Boulez at The Guardian

There’s a great feature over at the Guardian by Tom Service on Pierre Boulez’s annual conducting masterclasses at the Lucerne Festival. It includes a nice video interview with some brief footage of his work at the institute.

I’ve been told in the past by some of our students (sometimes in appreciation, but other times in bafflement) that the Rose City International Conductor’s Workshop was the only conducting masterclass they’d been to that put any emphasis on intonation, so I was doubly pleased (if not surprised, given that it was Boulez) to read this-

“…We spoke about this already, and so I mean, it ought to be right!” He then makes Pablo tune a dissonant horn passage. “Are you happy with that chord? I am not,” Boulez says. “So tell them how to make it better.”

Pablo identifies a problem with the G flat in the chord for the four horns, but can’t improve it without Boulez’s intervention. “The most difficult problem in conducting,” says Boulez, “is intonation” – ie making sure all the musicians are playing the right note. “You must know what is wrong and how to correct it.” Later, he tells me that he “cannot stand wrong intonation. I know I put the conductors in an embarrassing situation, but they have to be able to do it.”As if that isn’t enough, there is also an interview with Simon Rattle here.  

 

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American conductor, composer and cellist Kenneth Woods is Principal Conductor of the English Symphony Orchestra, Artistic Director of the Colorado MahlerFest and cellist of the string trio Ensemble Epomeo. He records for the Avie, Somm, Nimbus, Signum, MSR and Toccata labels.

Learn about Kenneth at www.kennethwoods.net

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2 comments on “Boulez at The Guardian”

  1. David Hoose

    I couldn’t get the video to work, so I don’t know how Boulez was trying to help the conductor on the podium fix the intonation and can’t comment on his teaching method. Nonetheless, I don’t think anyone learns how to tune things by standing on the podium, at least not at first–it’s just too overwhelming for younger or less experienced conductors. Maybe it was never so for PB, but not everyone is blessed with such cool and ears.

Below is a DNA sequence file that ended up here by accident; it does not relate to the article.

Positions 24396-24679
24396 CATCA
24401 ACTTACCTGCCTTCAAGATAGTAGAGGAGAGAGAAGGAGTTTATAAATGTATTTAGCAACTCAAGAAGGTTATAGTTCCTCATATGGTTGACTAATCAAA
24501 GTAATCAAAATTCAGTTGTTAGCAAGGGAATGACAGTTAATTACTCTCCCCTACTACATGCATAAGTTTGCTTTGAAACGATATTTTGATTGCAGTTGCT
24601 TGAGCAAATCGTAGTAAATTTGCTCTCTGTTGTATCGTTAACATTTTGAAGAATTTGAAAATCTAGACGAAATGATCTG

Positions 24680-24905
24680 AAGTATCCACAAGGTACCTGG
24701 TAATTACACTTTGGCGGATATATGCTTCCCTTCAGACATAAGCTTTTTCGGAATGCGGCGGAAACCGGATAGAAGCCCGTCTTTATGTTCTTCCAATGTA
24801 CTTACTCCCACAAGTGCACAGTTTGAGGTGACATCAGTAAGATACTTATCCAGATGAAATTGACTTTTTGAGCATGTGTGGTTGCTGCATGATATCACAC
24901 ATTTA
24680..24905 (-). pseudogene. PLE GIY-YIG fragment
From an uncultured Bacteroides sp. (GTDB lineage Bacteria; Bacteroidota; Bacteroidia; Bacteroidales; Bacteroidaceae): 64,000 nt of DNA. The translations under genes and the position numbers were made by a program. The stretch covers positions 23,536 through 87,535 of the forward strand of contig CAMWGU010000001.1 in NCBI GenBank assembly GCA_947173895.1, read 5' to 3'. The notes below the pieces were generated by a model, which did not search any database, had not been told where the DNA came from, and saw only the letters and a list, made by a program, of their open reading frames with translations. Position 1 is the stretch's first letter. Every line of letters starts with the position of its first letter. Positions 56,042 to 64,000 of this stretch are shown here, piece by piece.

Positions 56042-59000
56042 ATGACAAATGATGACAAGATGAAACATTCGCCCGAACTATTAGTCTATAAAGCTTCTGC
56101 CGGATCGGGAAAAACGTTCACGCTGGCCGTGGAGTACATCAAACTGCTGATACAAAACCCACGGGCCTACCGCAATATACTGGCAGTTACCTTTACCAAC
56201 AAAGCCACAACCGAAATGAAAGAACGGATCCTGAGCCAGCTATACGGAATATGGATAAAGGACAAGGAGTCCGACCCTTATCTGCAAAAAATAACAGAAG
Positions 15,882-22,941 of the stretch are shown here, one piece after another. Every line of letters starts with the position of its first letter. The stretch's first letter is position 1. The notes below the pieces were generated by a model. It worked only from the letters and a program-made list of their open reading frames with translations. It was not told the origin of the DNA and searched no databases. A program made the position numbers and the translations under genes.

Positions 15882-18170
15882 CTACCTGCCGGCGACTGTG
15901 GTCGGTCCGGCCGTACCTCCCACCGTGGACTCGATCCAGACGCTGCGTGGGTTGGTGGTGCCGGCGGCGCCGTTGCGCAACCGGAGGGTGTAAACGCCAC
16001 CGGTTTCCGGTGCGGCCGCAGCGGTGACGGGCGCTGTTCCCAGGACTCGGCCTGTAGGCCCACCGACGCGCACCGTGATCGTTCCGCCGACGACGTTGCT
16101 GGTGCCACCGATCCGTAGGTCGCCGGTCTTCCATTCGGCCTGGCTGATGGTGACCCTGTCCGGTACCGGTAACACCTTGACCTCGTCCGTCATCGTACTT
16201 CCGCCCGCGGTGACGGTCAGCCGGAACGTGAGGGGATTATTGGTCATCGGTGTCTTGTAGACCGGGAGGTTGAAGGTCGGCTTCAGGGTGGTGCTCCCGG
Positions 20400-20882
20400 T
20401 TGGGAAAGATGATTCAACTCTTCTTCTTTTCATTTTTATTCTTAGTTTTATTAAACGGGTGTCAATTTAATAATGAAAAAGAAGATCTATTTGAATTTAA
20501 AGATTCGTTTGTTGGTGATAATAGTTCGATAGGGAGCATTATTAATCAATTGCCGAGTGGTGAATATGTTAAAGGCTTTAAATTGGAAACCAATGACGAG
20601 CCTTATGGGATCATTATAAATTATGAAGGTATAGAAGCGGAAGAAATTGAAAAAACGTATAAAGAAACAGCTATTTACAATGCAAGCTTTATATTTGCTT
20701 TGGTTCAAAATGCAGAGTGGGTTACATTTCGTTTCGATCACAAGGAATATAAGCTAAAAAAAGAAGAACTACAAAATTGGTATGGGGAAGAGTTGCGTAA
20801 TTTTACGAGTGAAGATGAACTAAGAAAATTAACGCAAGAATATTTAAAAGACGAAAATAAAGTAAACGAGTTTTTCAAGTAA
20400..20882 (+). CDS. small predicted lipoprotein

You can learn to deal with intonation, however, by raising your own standards, and just about the only path I can think of to do that is to play in the orchestra and/or to play chamber music. A lot. Even percussionists, generally not having to deal directly with tuning problems, can learn tons from their vantage point, listening from the inside out instead of from the outside in. That’s why it’s extremely important for conductors who are trying to figure this hornet’s nest (as well as innumerable other ones) to sit in the orchestra when ever they can, and not in the audience. Even. If they’re not actually playing, they have have a chance of hearing something like the players do.

    I think it’s virtually useless on all counts–except perhaps to see how the conductor looks when he or she comes out to bow–to sit in the audience. Frequently enjoyable, but hardly ever really informative. Go sit in the back of the seconds, or in that empty chair in the violas (where is that player, anyway?), or even–gasp–beside the piccolo player.

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